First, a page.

Saturday, September 13, 2008

More archiving thoughts

Being a furniture mover with the secret identity of a writer and vice-versa, I wondered how the Wood River Journal was going transport their 127 years of archives, along with its customized bookshelves into their new building across Main Street.

Someone told me that the new publisher, Jerry Brady took these valuable assets to Idaho Falls; presumably to patch up the books that were falling apart and possibly begin a scanning project, working hand in hand with expert Mormon Church genealogy archivists.

That's refreshing to hear, since there is a chance that the Journal will fold by the end of this year. Evidently, their grand announcement of partner shipping with Sun Valley Online never got past the inkubation stage. It would be a shame to see their historical archives warehoused in a place permanently unavailable to the public.

The other thing that would happen with the Journal’s demise would be the lack of healthy competition, which as Statesman editor Kevin Richert suggests would likely result in a slip in quality at the remaining newspaper.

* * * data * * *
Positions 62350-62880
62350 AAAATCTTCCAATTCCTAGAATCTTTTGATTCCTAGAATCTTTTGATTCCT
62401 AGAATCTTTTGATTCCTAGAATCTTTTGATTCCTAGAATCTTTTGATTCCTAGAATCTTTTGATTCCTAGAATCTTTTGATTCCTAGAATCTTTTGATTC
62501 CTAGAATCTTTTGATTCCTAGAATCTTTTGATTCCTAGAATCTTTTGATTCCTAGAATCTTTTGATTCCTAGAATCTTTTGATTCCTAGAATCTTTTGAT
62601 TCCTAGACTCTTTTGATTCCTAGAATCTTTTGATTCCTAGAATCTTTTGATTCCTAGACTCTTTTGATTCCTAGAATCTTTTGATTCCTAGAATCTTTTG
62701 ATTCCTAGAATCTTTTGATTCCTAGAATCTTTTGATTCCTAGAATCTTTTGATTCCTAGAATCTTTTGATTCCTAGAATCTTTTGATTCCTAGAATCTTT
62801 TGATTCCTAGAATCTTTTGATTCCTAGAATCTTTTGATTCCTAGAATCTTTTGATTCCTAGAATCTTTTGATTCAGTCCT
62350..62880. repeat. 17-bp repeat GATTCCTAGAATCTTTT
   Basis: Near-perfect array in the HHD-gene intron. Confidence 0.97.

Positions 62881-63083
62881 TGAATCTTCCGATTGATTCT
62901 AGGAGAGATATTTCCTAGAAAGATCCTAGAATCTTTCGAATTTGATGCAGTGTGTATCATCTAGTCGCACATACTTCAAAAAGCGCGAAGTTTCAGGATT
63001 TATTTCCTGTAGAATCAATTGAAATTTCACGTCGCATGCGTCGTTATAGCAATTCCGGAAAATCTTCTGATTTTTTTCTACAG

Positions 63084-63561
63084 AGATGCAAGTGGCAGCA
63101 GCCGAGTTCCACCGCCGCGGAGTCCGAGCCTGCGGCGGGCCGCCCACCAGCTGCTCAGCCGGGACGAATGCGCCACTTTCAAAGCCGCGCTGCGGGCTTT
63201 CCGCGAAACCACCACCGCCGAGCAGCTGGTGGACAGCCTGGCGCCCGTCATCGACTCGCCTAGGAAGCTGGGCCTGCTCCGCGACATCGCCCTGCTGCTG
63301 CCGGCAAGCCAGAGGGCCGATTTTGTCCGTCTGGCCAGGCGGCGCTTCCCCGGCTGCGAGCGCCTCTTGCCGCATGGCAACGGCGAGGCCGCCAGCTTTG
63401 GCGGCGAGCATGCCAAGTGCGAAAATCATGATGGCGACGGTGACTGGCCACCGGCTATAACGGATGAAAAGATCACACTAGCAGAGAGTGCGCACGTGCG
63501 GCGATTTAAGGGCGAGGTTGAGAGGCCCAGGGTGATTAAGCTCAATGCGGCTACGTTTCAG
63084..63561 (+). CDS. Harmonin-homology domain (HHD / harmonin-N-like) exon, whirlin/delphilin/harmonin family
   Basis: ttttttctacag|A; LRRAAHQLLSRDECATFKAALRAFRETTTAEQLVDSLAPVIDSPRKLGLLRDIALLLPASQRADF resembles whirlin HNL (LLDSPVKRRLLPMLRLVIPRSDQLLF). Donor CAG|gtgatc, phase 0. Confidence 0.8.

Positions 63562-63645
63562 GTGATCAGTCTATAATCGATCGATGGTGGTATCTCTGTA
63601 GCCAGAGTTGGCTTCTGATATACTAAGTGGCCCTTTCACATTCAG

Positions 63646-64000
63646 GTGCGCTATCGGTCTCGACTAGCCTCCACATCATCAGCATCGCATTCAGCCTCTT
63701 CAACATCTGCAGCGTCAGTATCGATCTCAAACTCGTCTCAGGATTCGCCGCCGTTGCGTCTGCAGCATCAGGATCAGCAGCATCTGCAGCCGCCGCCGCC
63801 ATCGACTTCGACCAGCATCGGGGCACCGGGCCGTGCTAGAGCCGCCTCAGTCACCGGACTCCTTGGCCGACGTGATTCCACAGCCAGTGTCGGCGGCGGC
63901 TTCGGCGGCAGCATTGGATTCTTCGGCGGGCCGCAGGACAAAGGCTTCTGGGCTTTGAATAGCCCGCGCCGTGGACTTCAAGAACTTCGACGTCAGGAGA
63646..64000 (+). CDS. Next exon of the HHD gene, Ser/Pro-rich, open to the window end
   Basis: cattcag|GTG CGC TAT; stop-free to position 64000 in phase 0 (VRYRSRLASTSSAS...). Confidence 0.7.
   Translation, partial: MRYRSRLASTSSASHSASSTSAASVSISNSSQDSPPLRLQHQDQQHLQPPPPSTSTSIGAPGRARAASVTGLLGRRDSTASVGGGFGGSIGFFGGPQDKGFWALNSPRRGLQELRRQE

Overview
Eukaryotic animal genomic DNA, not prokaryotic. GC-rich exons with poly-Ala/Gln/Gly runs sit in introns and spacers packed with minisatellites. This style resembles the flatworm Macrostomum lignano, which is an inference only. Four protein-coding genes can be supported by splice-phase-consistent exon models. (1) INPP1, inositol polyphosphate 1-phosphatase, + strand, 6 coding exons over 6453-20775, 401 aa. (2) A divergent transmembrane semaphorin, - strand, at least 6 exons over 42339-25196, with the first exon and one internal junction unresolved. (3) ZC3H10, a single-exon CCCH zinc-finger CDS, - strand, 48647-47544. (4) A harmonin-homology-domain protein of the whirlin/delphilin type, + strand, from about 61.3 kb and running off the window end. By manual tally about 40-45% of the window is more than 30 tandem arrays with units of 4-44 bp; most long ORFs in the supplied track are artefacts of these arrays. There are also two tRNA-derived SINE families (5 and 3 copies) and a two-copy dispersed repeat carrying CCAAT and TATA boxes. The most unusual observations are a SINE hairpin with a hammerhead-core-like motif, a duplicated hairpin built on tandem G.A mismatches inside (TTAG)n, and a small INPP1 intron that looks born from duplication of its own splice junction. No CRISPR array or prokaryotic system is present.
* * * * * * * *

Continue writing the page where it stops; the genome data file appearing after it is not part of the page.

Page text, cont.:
Last year Shea Anderson wrote a piece for High Country News about a New Mexican newspaper, where he used to work, that recently went to the wayside. I responded to Shea’s story with a fundraising suggestion regarding preservation of archives for newspaper going out of business and later passed this on to the Newseum curators.

They were open to this idea, but at the time had their hands full in preparation for the grand opening on our National Mall.

It’s too bad that libraries and newspaper don’t work in closer proximity with each other. For instance, are librarians scanning newspapers into Pdf’s when they could be better investing their time by having the newspaper production managers e-mail them the same thing? Do they ever even discuss such items with each other? Some communities probably work more streamlined than others do, but newspaper insiders here say that whenever they try to obtain grants for such special projects, they come up against a lot of flack, because the newspaper is for profit. Hard to say but it could be that personality issues are flies in these printers ink ointment frays.

Meanwhile, Google has been raising newspaper morgues from the dead.

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